UK banks struggling to improve 'antiquated' IT systems, says regulator

Matthew Finnegan

UK and Northern Ireland banks are a long way from making "antiquated" IT systems more robust, a senior member of the Prudential Regulation Authority has claimed.

Sam Woods, PRA director for UK banks, was responding to questions relating to the Royal Bank of Scotland (RBS) IT failure in June 2012 at a Northern Ireland Affairs Committee meeting.

Woods said that the PRA was continuing its investigations into the RBS outage, and had subsequently approached other major UK banks to conduct assessments of their IT systems. The PRA uncovered a "number of deficiencies", he said, with many struggling to improve "antiquated" IT systems.

"Despite our progress, I feel that we are a very long way from being able to sit here with confidence and say UK and Northern Ireland systems are robust," said Woods.

The Financial Conduct Authority, set up to monitor bank behaviour as part of the new 'twin peaks' regulation, is also currently conducting its own investigation into the RBS IT outage. However Woods added that the PRA, which is focused more on the financial stability of companies, was taking a close interest because the "collapse of IT systems, particularly on that scale, has the potential to form a threat to the safety and soundness of firms".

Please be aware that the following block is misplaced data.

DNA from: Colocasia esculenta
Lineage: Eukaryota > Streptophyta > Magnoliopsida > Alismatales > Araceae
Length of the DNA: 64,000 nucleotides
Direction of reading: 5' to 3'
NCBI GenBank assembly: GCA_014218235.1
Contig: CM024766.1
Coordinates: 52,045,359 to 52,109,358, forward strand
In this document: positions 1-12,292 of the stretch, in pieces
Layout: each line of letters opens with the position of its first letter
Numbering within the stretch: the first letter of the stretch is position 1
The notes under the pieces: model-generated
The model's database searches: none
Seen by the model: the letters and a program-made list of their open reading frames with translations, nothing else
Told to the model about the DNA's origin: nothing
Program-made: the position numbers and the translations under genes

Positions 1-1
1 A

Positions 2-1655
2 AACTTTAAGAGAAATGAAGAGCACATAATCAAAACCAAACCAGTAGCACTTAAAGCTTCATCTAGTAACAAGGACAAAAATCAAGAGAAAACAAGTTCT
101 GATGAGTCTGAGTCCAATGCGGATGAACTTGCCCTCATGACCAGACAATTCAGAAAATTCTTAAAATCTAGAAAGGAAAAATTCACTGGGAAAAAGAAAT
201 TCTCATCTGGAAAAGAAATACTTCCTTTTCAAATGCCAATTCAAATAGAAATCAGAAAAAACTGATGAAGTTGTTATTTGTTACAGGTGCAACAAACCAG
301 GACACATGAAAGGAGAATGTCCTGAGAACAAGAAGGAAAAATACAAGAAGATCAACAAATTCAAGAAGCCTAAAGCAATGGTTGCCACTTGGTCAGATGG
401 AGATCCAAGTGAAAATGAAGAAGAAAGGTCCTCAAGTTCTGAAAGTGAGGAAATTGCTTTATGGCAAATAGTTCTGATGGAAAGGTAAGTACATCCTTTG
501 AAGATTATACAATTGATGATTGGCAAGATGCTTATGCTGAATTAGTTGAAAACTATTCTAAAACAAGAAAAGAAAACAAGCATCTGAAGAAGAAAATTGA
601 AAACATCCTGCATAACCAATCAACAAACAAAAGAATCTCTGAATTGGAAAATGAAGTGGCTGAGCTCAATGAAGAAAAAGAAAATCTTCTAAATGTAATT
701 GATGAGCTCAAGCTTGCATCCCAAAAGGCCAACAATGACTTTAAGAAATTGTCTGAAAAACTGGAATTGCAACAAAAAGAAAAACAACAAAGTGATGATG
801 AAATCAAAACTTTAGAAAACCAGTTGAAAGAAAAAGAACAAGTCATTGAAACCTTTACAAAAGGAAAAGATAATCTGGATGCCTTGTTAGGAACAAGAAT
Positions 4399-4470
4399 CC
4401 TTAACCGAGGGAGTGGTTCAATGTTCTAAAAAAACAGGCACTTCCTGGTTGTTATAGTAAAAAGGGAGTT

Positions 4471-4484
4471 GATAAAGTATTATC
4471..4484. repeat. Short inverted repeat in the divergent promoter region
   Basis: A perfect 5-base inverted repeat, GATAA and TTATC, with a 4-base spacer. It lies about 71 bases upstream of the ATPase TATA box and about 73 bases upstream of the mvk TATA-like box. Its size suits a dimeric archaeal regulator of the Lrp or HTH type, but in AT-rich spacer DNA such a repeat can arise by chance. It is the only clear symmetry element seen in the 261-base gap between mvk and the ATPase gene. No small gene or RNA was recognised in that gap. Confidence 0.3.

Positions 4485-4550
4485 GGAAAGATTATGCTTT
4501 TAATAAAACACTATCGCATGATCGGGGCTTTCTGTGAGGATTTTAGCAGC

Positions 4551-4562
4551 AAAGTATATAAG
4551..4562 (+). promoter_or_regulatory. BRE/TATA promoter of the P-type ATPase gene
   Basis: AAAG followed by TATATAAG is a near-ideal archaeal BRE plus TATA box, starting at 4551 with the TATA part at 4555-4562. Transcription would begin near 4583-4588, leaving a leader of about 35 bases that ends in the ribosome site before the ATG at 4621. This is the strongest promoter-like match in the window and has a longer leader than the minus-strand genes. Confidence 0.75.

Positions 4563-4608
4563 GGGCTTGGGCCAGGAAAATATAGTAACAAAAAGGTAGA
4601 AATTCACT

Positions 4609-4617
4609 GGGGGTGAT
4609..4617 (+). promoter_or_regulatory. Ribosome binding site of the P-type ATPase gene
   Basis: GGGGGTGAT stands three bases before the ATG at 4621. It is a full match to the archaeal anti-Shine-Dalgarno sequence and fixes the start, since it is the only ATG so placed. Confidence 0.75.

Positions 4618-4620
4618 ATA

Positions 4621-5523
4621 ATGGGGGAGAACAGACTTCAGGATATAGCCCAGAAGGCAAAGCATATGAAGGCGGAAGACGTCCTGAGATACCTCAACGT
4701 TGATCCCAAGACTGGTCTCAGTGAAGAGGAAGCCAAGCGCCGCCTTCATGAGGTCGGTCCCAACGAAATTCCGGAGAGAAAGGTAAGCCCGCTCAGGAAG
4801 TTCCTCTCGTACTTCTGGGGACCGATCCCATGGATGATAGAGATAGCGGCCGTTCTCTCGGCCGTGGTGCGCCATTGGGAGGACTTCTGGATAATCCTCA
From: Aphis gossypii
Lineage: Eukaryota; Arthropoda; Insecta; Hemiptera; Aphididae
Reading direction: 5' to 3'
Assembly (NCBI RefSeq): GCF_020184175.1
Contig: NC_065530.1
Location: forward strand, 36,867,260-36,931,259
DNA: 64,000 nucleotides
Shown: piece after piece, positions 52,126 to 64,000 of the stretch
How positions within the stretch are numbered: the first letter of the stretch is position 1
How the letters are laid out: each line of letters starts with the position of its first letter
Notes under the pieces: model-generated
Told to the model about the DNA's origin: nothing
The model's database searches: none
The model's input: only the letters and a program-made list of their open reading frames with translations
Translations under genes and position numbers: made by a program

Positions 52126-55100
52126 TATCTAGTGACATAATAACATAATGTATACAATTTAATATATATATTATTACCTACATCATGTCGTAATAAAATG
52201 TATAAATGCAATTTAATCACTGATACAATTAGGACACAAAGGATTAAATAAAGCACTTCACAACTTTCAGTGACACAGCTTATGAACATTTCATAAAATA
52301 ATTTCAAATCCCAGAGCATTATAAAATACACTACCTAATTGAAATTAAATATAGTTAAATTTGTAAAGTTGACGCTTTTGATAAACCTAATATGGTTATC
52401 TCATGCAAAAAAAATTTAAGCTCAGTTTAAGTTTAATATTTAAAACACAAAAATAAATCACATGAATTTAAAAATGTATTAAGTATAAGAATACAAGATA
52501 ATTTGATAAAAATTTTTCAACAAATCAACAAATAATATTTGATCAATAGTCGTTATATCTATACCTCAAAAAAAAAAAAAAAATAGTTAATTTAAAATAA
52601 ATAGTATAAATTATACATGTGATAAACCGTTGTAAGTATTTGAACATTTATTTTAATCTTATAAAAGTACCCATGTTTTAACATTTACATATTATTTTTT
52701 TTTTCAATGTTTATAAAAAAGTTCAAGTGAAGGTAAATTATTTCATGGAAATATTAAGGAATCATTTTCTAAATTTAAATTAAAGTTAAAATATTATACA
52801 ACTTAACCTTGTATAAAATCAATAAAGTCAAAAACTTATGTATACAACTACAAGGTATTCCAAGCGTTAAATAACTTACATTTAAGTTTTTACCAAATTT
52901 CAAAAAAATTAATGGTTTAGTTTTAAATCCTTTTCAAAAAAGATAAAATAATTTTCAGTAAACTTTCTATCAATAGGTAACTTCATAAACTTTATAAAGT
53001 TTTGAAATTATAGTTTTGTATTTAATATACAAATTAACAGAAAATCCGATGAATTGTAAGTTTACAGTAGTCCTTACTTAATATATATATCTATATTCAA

Millions of RBS, Natwest and Ulster Banks customers were unable to access their accounts for weeks after a botched upgrade to batch processing software at the bank's Edinburgh data centre affected ATMs, online banking and branch systems. The IT failure is believed to have cost the bank approximately £175 million.

However, Woods said that despite the challenges faced by banks in improving IT systems, a remedial action programme put in place by RBS, known as Project Atlas, had helped to ensure that a recurrence of IT problems seen in late 2013 "did not escalate into the same level of issue" as that of the previous year.

In a statement regarding the December outage RBS CEO pledged to spend more on IT systems in the future, as the bank had "failed to invest properly in its systems" for decades.